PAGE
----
New Jersey is such a dump — it’s a vast wasteland of ill-maintained highways and landfills and… No, wait, that’s not right. Look at all this nature. The clear air and beautiful views. Is this really New Jersey?
Yes, yes it is. This is the Garden State that I know and grew up in. The same state that I escaped four times, only to return each time. And while I gripe about the problems in my state, there is still plenty to enjoy — hiking is one of the best ways to enjoy New Jersey.
And honestly, I don’t care if you come visit New Jersey. We have enough traffic as it is without out-of-state visitors. In fact, please stay away and let us enjoy our state without you.
I’ve been getting in the habit of getting out of my Jersey City home more often — I realized how much I need a break from the city atmosphere, and there are plenty of options nearby (fortunately, I have a car, because public transportation in this state is beyond miserable). I’ve also gotten out for a few more bike rides around Jersey City, which means that I mostly go to Liberty State Park to enjoy the wonderful views of the Manhattan skyline along with the Statue of Liberty and Ellis Island. I never tire of that view.
But getting out into nature is rejuvenating. It’s something I’ve missed over the last year or so. I finally made an effort to explore, and was fortunate enough to find a friend to join me — while I enjoy solitude in nature for some reflection, it is more fun to go hiking with others, particularly when it means I don’t have to pay attention to the map.
This summer/early autumn, I’ve taken two hikes through New Jersey parks that aren’t far from where I grew up, but it was my first time at both. The first was to Ramapo Valley County Reservation and the second was to High Mountain Park Preserve. Both are wonderful hikes, though the second was a little longer.
Ramapo Valley County Reservation was the more enticing of the two hikes as it offered better views of the surrounding landscape. The location offers clear views of the New York skyline in the distance — it doesn’t even need to be a clear day to see that. And it’s farther from the city than High Mountain.
Getting to Ramapo Valley in Mahwah wasn’t as easy at it seemed. I missed the turn into the parking lot (as did a lot of other people). It’s also a popular hiking destination not far from New Jersey’s northern border, so parking was difficult. My friend and I were fortunate enough to wait about 5 minutes before someone pulled out to provide a spot. It was still crowded when we left a few hours later.
There are well-maintained trails through the park, with a variety of trails that hikers can choose from and combine. My friend’s friends had been there before and chose the trails to follow — they also had a hiking app to help along the way when we had difficulty finding the trail markers. We took the Loop Trail, which is a little over 7 miles. It’s a moderate hike and not too steep in any place.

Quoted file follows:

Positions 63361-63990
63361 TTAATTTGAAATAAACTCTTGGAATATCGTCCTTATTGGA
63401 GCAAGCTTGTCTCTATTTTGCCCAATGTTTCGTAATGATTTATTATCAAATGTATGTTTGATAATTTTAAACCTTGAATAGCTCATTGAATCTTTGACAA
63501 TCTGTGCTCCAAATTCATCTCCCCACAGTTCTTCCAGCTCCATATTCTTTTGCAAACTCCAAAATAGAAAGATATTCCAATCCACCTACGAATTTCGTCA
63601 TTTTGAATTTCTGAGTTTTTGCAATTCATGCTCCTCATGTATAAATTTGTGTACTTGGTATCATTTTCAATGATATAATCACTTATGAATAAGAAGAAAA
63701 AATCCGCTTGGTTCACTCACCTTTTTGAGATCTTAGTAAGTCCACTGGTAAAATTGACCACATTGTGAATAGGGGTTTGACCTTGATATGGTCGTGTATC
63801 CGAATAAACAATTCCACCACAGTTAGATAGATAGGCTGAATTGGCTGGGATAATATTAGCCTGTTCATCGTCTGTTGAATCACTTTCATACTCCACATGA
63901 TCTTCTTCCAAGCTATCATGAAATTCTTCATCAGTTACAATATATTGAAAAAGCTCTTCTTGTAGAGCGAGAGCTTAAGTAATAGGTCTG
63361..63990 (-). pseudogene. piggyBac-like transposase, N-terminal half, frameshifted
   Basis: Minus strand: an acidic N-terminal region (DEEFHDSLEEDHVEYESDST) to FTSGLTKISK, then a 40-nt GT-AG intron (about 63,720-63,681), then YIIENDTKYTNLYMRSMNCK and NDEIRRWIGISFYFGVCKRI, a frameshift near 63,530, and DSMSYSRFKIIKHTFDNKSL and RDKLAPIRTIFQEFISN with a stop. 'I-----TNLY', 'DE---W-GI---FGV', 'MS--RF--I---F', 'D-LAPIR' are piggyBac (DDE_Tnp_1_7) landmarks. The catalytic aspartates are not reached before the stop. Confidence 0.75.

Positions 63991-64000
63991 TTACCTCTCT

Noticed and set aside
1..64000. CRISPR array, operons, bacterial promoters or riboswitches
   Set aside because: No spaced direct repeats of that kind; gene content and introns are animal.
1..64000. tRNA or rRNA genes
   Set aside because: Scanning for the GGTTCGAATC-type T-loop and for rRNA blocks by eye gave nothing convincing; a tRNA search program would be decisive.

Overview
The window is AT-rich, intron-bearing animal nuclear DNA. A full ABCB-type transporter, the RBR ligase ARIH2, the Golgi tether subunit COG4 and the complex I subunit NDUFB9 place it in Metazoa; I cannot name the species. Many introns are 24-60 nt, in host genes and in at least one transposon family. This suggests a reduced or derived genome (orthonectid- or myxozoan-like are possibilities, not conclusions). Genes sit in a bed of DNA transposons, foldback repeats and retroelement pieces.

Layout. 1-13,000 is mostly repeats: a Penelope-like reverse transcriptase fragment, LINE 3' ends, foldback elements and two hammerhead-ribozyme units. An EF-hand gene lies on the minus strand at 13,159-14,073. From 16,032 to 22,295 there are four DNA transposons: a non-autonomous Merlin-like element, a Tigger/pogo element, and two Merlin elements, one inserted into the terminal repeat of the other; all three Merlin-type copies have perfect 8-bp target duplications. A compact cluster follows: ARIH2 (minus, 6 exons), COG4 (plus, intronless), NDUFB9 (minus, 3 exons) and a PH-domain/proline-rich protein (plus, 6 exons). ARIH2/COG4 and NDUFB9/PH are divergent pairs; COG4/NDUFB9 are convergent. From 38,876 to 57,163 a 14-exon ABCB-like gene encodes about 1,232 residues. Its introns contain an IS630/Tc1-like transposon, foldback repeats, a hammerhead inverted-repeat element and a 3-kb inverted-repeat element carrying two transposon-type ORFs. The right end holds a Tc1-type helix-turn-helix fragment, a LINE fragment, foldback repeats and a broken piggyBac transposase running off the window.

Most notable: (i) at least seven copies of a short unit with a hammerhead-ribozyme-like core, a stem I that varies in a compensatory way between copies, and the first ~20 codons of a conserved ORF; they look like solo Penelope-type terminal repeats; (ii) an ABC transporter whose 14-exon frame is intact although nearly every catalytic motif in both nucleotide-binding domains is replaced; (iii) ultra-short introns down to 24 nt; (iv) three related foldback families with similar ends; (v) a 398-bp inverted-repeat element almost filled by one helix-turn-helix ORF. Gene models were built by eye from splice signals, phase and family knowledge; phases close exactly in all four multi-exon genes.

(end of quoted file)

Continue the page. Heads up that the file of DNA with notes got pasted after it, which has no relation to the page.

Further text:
While Ramapo Valley County Reservation is popular, the Loop Trail seems a bit long for a lot of the hikers (or we arrived late enough to avoid crowds). There were stretches farther from the parking lot that had few people — and some of those spots were the most picturesque.
One of the most surprising part of the hike was coming across cacti along the trail. I wondered who put it there. A few weeks later, I was told it’s the only cactus native to New Jersey — the Eastern prickly pear cactus. It even blooms in the summer, but we were too late for that.
After our hike, we drove to Morristown for a late lunch/early dinner at Jockey Hollow Bar & Kitchen. It’s a beautiful restaurant in the former Vail Mansion built in 1917. There was a lot on the menu that I wanted to order, especially as brunch was still available, but I settled on pork belly hash.
I will likely return to Jockey Hollow — it’s not far from where I grew up, so it’s a good option to take my mom out. If it had been open when I lived at home after college, I would have gone there on weekends with my friend to enjoy the bar.
The hike through High Mountain Park Preserve, near William Patterson University, was an enjoyable hike but did not provide such great vistas — it was more of a rugged hike through the woods.
High Mountain Park is a quieter hike than Ramapo Valley — there are a few trail heads, but we chose to start on a loop that required us to park on the street. This wasn’t much of a picturesque hike through New Jersey, but it was enjoyable.
We ended our hike at Park Wayne Diner — a great classic New Jersey diner. It’s been remodeled recently, but it maintained the classic art deco mirrored design that is iconic in the Garden State. They also have some interesting menu items that aren’t found at typical diners (interesting selection of milkshakes that my friend said was good).
I went with the grilled Reuben, which was not quite what I expected and I need to eat it with a knife and fork. But damn it, that was a tasty meal (also, I was starving after that hike).
6 thoughts on “Hiking in the Garden State”
I am not a hiker at all but these views are beautiful! However, that diner is my scene for sure!
Well, we are the diner state.
Great post! I love hiking, and that skyline view is amazing!
this makes me wanna go hiking!!
In my younger years I would get offended and defensive when others insulted NJ. Now, I “LMAO” when I hear so many sounding so surprised at the beauty we actually offer.
I❤NJ – Best kept secret in the US
I love the skyline shot from the park! Looks like a beautiful place and not too far from the city.
Nothing beats a good diner meal after a hike :)